President Donald Trump has rubbished embattled British Prime Minister Theresa May's Brexit strategy, saying it will probably "kill" the chances of a bilateral trade deal, inviting sharp criticism from MPs, many of whom described it as an insult to the country.
The Brexit strategy, spelt out in a White Paper yesterday, has proved controversial as it led to the resignation of two senior Cabinet ministers, including Brexit minister David Davis and foreign secretary Boris Johnson.
In an interview with the Rupert Murdoch-owned Sun newspaper, Trump became the latest critic of May's Brexit plans, which foresee a closer relationship with the European Union (EU) after Britain leaves the 28-member economic bloc next year, than many hard-Brexit supporters are demanding.
"If they do a deal like that, we would be dealing with the European Union instead of dealing with the UK, so it will probably kill the deal," the US President told the newspaper in reference to May's Brexit strategy.
Trump also said he had told May how to do a Brexit deal, but: "She didn't agree, she didn't listen to me.
"I told her how to do it. That will be up to her to say. But I told her how to do it. She wanted to go a different route," Trump, who is in London on his first official visit, said.
The US President's interview attracted sharp criticism from British MPs, many of whom described it as an insult to the British prime minister and the UK.
Conservative party MP Sarah Wollaston said Trump was "determined to insult" May, adding: "If signing up to the Trump world view is the price of a deal, it's not worth paying."
"Our Prime Minister is so weak she still rolls out the red carpet for a man who does nothing but insult her. Humiliating," Opposition Labour party MP Ben Bradshaw added.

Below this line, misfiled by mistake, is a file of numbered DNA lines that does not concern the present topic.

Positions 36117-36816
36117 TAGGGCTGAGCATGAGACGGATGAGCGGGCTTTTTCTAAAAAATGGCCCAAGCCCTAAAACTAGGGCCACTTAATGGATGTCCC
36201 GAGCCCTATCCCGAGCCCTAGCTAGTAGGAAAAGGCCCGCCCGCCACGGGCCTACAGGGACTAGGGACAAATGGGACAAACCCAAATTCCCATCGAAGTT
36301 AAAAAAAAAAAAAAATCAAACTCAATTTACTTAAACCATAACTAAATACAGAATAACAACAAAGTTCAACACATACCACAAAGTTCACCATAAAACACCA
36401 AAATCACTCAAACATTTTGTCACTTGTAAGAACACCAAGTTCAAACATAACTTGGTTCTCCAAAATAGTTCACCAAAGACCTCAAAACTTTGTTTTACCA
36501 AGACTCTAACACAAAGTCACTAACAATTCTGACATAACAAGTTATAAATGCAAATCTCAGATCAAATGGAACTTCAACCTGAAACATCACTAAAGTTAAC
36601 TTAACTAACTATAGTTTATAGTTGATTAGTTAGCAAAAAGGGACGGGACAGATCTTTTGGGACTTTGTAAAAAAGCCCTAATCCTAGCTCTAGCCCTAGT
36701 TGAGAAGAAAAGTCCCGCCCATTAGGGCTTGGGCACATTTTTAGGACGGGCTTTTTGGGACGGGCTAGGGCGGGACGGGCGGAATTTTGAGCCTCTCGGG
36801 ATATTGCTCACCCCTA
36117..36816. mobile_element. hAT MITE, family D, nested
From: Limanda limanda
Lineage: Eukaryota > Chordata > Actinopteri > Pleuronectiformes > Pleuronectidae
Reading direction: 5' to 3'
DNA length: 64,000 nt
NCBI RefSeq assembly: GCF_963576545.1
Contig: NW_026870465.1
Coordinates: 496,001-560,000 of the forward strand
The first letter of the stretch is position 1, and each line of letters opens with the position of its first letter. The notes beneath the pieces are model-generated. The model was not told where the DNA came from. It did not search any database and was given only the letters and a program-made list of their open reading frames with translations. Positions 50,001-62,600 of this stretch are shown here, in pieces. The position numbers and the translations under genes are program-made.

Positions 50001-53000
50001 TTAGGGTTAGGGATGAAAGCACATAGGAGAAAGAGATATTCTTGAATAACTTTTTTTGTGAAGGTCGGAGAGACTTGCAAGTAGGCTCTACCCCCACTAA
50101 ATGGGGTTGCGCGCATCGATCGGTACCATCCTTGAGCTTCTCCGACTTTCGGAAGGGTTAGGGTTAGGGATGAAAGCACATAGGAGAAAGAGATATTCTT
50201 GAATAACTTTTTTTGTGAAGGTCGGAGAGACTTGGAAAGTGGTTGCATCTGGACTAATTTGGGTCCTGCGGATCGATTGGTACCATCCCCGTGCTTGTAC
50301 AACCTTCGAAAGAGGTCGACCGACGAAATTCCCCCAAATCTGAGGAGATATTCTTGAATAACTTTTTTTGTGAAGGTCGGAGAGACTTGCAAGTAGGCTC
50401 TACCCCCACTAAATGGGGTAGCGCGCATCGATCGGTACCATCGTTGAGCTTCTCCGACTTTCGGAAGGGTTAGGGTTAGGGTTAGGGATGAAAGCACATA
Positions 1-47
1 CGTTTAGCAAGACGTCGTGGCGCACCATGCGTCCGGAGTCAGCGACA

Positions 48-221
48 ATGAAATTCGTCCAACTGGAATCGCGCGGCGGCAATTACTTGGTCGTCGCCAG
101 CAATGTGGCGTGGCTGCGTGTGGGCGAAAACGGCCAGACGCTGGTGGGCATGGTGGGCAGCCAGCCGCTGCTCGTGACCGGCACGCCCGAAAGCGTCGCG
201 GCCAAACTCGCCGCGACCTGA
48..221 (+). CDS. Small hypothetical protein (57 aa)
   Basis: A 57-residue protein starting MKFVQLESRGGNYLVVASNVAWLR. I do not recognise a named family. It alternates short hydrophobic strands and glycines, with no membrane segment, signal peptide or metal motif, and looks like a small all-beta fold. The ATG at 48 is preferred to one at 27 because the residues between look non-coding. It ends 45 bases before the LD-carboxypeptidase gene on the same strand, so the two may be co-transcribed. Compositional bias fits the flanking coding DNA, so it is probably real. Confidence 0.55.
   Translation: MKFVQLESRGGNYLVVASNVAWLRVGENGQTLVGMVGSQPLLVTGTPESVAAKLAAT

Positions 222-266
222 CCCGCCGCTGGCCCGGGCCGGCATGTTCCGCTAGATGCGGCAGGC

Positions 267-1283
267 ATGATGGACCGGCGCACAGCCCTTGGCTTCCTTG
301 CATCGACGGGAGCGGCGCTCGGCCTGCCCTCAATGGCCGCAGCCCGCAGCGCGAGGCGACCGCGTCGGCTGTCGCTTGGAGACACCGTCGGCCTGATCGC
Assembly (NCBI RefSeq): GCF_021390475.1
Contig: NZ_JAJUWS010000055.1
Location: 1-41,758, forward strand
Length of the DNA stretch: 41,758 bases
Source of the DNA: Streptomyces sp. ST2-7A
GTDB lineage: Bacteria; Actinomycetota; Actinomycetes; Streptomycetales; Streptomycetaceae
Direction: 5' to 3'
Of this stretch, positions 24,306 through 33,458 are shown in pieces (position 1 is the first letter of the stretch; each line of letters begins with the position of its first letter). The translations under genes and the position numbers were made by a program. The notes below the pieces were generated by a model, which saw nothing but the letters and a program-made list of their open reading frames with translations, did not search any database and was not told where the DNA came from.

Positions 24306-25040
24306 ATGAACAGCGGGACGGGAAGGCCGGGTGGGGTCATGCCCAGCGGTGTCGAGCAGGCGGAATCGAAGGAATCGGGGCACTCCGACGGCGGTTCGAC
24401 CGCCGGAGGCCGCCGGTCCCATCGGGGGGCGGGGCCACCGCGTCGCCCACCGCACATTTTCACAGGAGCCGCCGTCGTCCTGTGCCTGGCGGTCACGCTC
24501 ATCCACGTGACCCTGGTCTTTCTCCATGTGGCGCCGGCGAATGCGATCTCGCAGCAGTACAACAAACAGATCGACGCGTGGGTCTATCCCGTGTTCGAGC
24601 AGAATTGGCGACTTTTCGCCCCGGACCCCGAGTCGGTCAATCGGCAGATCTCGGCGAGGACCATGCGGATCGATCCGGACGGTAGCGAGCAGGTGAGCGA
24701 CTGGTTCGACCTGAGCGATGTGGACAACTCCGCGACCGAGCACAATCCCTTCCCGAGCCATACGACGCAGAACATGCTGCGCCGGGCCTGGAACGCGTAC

In the interview, Trump said he was "cracking down" on the EU because "they have not treated the United States fairly on trading".
Trump described Johnson, one of leading critics and who is seen as a potential challenger to May, as a "very talented guy" and said the former foreign secretary would make a "great Prime Minister".
"I have a lot of respect for Boris. He obviously likes me, and says very good things about me. I was very saddened to see he was leaving government and I hope he goes back in at some point. I think he is a great representative for your country," he said.
He blamed the Pakistani-origin mayor for making him feel "unwelcome" in the UK, in light of mass street protests and said he "used to love London".
Khan had authorised protesters to raise a giant helium-filled balloon showing a nappy-wearing Trump next to the British parliament today.
Trump said that Khan was doing a "terrible job" in fighting crime and believed the mayor was responsible for the terror attacks that had taken place in the British capital because he had "done a very bad job on terrorism" as well as a "bad job on crime".
Responding to Trump's criticism of his response to terrorism, Khan said it was "interesting" that the US president "is not criticising the mayors of other cities" which have also experienced terror attacks.
He defended his decision to allow the giant Trump baby inflatable to fly over London, saying: "The idea that we limit the right to protest because it might cause offence to a foreign leader is a slippery slope".
Trump went on to claim that the UK and the rest of Europe was "losing its culture" because of immigration.
"Allowing the immigration to take place in Europe is a shame," he said.
At a red-carpet reception at Blenheim Palace, Oxfordshire, last evening Prime Minister May made a call to strike an "unprecedented" post-Brexit trade deal between the US and UK.
"Now, as we prepare to leave the European Union, we have an unprecedented opportunity to do more. It's an opportunity to reach a free trade agreement that creates jobs and growth here in the UK and right across the US," May said at the gala dinner she hosted at the 18th century ancestral home of Britain's war-time Prime Minister Winston Churchill.
Meanwhile, White House spokesperson Sarah Sanders sought to do some damage control over the controversial interview, saying Trump "likes and respects Prime Minister May very much" and added that he had "never said anything bad about her".
(This story has not been edited by Business Standard staff and is auto-generated from a syndicated feed.)